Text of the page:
By Kevin Chiu
The federal government has announced formal enforcement sanctions against 14 banking organizations addressing a serious “pattern of misconduct and negligence” in the robo signing scandal. The deficiencies, announced jointly by the Federal Reserve, Comptroller of the Currency and the Office of Thrift Supervision requires banks and mortgage servicing companies to make corrections in their home loan foreclosure procedures.
A federal review uncovered unsafe and unsound practices, violations of law and foreclosure processes geared toward speed and quantity, instead of quality and accuracy, the Federal Reserve said in a statement.
The sanctions were announced after a review of foreclosure policies and procedures by regulators at 14 nationwide mortgage servicers. The orders require swift changes to be made to remedy widespread deficiencies identified during the review, according to the Office of Thrift Supervision (OTS).
The Federal Reserve has lodged actions against 10 banks, including banking giants Bank of America, Citigroup Inc., Ally Financial, formerly GMAC Mortgage, HSBC, JP Morgan Chase & Co., Met Life, PNC Financial, Sun Trust Banks, U.S. Bancorp and Wells Fargo Bank.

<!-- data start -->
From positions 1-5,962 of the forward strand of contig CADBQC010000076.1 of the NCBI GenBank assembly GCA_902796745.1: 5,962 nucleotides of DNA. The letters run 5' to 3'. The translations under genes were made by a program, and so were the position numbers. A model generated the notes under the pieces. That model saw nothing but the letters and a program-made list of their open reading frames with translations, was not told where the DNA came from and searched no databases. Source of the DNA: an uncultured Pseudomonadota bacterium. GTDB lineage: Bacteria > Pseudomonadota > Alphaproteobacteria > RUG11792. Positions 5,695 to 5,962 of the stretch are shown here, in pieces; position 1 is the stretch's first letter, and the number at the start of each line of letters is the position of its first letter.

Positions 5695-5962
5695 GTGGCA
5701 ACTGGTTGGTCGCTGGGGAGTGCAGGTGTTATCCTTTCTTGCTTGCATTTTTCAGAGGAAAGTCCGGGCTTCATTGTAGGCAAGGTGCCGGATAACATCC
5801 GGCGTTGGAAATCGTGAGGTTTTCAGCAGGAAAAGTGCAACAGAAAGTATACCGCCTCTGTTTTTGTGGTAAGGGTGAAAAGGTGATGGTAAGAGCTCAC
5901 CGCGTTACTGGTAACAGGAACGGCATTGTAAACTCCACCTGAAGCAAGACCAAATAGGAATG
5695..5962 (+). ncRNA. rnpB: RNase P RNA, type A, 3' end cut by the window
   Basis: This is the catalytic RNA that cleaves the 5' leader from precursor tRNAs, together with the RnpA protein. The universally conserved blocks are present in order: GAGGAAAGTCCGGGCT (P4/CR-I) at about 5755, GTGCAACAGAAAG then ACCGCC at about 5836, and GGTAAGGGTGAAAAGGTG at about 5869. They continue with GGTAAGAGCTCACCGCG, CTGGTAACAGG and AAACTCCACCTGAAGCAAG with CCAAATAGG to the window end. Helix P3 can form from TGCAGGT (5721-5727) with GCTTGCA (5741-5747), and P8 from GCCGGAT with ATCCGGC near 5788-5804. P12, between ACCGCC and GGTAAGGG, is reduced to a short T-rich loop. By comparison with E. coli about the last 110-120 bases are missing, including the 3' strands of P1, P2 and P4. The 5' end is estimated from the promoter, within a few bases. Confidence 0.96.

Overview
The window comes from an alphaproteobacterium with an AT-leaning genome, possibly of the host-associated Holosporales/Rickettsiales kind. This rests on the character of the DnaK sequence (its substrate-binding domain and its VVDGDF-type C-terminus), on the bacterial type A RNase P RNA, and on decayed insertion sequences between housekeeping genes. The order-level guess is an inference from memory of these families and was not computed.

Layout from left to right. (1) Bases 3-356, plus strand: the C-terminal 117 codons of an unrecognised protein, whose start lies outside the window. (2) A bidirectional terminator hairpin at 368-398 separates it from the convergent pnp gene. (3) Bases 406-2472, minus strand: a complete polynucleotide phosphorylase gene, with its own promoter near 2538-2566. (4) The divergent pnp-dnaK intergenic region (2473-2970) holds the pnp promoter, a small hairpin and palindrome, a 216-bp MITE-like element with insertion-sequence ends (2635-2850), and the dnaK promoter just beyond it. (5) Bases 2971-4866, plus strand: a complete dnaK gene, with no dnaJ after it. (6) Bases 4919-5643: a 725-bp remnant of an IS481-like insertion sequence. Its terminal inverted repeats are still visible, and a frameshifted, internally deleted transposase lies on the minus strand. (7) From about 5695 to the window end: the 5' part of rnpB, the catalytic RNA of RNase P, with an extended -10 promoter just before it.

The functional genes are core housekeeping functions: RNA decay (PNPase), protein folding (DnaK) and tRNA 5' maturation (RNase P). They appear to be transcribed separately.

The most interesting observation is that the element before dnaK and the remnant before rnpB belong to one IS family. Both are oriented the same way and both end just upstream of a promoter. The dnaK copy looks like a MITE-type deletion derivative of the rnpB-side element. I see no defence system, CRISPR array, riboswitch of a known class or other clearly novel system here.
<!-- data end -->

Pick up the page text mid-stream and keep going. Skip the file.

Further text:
The 10 handle 65 percent of U.S. mortgage servicing on nearly $6.8 trillion in mortgages. All actions require the parent holding companies to improve oversight procedures on foreclosure processing conducted by bank and nonbank subsidiaries.
The Office of Thrift Supervision took separate enforcement actions against four OTS-regulated mortgage loan servicers for critical weaknesses in processing home foreclosures: Aurora Bank, Ever Bank, One West Bank and Sovereign Bank. The orders do not seek financial restitution or fine any of the banks or bank holding companies. Federal officials expect fines to be imposed at a future date.
Mortgage servicers work as intermediaries between borrowers and lenders, collecting mortgage payments and administering funds, which grow more complicated when borrowers default on loans and homes go into foreclosure.
About 54 million first-lien mortgages were outstanding in the U.S. at year-end 2010, including 2.4 million in foreclosure and another 2 million that were seriously delinquent (90 or more days past due) and at risk of foreclosure.
During the review by federal bank and thrift regulators, examiners evaluated the accuracy of foreclosure documentation, foreclosure procedures, staffing resources to handle the surging volume of foreclosures and the outsourcing of foreclosure work to vendors.
The enforcement orders require each of the servicers to hire an independent firm to conduct a comprehensive review, overseen by the OTS of foreclosure actions pending at any time in 2009 and 2010 to identify borrowers financially harmed by foreclosure errors, misrepresentations or other deficiencies, and to provide appropriate remediation and reimbursement for homeowners damaged by wrongful actions.
The federal actions order the banking organizations that have servicing entities regulated by the Federal Reserve (Ally Financial, SunTrust, and HSBC) to promptly correct deficiencies in residential mortgage loan servicing.